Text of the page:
Jacob Riis – The Other Half: How It Lives and Dies in New York

Jacob Riis presents “The Other Half: How It Lives and Dies in New York” in a pioneering moment in photo journalism on January, 27th 1888.

The Danish immigrant became with this work a famous campaigner against slum housing. Through photos and writings he documented poverty in New York City. He was able to make this stunning photos with a new developed flash light made in Germany. Riis’ burst of light made the dim, airless lives of the poor visible to the middle class.
He shows The Lower East Side as it was in 1888: the most densely populated place on Earth. The working-poor immigrants of the city, including Italians, Irish, Germans, Jews, Czechs and Chinese, lived in tenements houses under miserable circumstances.

His book stimulated the first significant New York legislation to curb poor conditions in tenement housing. It was also an important predecessor to muckraking journalism, which took shape in the United States after 1900.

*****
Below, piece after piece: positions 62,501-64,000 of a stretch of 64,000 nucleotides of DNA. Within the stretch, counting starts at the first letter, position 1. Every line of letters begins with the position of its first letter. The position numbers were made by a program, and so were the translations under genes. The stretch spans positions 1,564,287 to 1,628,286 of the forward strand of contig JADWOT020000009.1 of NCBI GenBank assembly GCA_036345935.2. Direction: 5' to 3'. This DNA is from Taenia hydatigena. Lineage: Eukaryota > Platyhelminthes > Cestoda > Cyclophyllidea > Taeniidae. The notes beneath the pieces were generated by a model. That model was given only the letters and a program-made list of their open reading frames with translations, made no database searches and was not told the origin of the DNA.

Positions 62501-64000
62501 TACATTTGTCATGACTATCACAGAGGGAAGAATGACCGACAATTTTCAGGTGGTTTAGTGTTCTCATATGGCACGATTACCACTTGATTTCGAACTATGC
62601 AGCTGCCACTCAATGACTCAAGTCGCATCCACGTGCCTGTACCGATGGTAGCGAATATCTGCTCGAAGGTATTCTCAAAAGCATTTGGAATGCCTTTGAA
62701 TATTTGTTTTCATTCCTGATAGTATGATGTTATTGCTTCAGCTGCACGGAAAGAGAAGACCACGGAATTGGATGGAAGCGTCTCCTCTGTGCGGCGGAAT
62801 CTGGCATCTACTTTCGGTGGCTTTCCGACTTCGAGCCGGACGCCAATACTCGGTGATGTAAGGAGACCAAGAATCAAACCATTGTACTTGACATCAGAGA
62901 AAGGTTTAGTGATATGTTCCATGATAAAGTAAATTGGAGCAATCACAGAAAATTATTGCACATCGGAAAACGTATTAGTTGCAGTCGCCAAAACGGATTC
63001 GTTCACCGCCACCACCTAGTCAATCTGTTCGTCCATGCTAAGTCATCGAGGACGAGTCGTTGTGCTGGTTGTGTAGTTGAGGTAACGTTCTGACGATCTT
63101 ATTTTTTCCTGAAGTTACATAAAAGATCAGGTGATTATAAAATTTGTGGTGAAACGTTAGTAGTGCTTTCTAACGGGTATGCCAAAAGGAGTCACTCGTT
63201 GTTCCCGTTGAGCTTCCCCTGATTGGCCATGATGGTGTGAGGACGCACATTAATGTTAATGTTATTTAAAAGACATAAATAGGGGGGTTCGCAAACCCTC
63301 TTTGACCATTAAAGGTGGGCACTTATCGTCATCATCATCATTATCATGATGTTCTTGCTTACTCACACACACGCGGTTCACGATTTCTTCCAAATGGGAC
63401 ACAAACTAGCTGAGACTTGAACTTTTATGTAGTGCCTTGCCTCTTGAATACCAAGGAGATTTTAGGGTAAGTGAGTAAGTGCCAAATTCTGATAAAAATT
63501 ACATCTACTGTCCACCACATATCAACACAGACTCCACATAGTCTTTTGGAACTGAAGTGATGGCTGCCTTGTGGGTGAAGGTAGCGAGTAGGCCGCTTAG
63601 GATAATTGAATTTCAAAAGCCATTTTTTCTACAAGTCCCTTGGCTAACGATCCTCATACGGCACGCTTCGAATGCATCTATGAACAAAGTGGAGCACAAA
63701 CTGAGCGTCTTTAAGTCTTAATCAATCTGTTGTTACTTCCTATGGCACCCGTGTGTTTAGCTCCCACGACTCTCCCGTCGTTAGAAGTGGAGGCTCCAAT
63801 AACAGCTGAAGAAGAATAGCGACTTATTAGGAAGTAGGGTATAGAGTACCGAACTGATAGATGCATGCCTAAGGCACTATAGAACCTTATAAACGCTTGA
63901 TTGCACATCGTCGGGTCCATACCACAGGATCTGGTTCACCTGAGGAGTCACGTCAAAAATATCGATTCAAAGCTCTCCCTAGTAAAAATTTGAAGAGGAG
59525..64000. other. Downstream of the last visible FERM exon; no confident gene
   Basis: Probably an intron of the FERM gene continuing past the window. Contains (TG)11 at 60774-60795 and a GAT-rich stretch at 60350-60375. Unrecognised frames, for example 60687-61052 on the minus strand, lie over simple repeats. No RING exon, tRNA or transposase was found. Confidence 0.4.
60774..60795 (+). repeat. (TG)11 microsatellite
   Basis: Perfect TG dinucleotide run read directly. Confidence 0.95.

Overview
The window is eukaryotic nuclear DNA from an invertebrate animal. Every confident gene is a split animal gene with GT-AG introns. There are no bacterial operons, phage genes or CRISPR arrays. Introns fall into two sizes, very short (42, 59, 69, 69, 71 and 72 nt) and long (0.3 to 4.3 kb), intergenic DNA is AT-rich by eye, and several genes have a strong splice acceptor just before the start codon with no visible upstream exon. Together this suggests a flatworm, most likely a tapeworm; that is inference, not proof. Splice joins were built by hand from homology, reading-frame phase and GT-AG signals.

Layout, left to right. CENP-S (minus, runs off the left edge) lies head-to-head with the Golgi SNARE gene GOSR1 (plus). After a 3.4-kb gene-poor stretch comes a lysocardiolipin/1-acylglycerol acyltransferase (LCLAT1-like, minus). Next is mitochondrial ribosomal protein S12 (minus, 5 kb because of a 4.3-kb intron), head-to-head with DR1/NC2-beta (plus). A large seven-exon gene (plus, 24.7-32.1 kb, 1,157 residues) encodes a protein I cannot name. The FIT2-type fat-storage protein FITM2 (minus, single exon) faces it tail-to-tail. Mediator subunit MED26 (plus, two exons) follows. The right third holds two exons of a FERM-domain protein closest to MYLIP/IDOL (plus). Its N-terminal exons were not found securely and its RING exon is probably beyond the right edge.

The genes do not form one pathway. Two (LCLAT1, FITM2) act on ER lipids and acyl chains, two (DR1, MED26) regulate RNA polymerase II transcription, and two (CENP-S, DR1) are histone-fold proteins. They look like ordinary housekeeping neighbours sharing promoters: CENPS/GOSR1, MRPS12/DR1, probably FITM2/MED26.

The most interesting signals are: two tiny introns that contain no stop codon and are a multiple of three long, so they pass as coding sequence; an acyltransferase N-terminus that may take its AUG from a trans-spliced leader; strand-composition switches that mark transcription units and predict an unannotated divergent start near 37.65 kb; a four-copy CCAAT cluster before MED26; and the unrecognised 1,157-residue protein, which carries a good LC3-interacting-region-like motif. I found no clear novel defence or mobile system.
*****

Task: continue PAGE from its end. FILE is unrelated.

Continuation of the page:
Riis was a social reformer who was also, with his slideshows and lectures, a natural showman.
He delivered his first lecture on January 22, 1888, at the Society of Amateur Photographers of New York. 

Terry Borton of the American Magic-Lantern Theater has created the abridged version of the lecture playing here. The script is based on a transcript of an illustrated talk Riis delivered in Washington, D.C., in 1891. This presentation was produced by the Museum of the City of New York for Jacob A. Riis: Revealing New York’s Other Half (October 14, 2015–March 20, 2016).

How the Other Half lives – a lecture.

Please check also the npr podcast Jacob Riis: Shedding Light On NYC’s ‘Other Half’.

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